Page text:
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Post US Financial Hegemony and Alternative Systems
Created by John Eipper on 11/08/19 4:16 AM

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US Financial Hegemony and Alternative Systems (Tor Guimaraes, USA, 11/08/19 4:16 am)

John Eipper (JE) asked more information about what I suspect is the early building of an alternative financial system to get around the US financial hegemony, which enables it to implement crippling sanctions on any nation going against its interests.

By now we all know about the power of having the major reserve currency, allowing the use and abuse financial credit at will: Argentina and Zimbabwe might get punished by free money production, but the US has been immune to the same. Various countries have tried to build an alternative system based on gold. To my great surprise, Gaddafi tried to develop an African Union with its own gold-based currency and we know what happened to him. Iran tries and also did not get very far. Lately Russia and China have bought huge amounts of gold to replace their US dollar reserves and back up their own currencies. Why would they do that unless they think the US dollar is going down the drain?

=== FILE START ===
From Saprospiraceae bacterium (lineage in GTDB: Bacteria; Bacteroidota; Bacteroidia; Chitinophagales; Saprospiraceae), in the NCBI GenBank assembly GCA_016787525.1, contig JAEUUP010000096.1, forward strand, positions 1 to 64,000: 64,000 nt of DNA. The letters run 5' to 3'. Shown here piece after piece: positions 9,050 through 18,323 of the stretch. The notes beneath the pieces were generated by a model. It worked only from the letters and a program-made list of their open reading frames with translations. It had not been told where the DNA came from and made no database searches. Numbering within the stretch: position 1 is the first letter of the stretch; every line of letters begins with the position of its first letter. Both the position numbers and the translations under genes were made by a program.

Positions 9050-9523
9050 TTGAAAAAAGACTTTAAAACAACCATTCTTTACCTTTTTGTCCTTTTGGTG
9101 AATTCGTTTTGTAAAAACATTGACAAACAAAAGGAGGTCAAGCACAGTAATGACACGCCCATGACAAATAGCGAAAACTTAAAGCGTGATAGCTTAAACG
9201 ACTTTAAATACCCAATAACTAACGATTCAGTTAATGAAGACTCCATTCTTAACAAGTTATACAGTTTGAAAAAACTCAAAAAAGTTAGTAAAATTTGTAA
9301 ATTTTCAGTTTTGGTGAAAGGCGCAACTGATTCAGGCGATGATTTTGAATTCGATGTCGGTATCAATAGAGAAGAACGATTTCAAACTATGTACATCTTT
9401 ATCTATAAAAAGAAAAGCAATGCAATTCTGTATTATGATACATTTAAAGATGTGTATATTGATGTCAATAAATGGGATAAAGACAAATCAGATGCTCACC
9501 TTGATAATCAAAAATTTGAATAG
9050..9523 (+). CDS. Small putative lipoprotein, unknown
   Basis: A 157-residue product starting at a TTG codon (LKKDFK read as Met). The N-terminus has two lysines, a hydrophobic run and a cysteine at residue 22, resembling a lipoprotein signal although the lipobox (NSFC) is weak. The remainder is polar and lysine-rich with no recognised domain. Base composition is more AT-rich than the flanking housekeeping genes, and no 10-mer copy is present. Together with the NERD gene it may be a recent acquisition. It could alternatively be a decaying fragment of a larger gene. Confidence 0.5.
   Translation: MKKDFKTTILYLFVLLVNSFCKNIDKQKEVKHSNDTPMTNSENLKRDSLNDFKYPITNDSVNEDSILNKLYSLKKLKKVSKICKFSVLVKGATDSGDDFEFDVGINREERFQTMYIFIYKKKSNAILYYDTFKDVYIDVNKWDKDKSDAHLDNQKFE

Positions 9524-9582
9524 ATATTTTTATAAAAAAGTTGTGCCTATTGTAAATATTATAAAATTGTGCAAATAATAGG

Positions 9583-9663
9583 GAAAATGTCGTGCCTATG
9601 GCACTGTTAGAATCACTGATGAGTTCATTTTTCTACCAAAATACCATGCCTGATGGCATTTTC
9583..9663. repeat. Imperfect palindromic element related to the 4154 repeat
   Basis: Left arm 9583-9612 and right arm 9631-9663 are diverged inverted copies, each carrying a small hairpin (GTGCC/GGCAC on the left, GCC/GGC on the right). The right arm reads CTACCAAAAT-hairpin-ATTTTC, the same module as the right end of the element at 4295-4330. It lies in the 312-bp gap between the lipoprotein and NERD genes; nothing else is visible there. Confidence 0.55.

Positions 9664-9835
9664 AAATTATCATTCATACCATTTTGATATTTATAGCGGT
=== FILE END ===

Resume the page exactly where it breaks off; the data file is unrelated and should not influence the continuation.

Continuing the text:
From a totally different area I heard that China, which understandably went out of its way to help bail the US from the 2008 crisis, is not going to do it again. Probably given Trump's rhetoric and bully attitude, the US should expect difficulty selling Treasury securities to them as they did in the past. Hopefully Japan and some others may step in?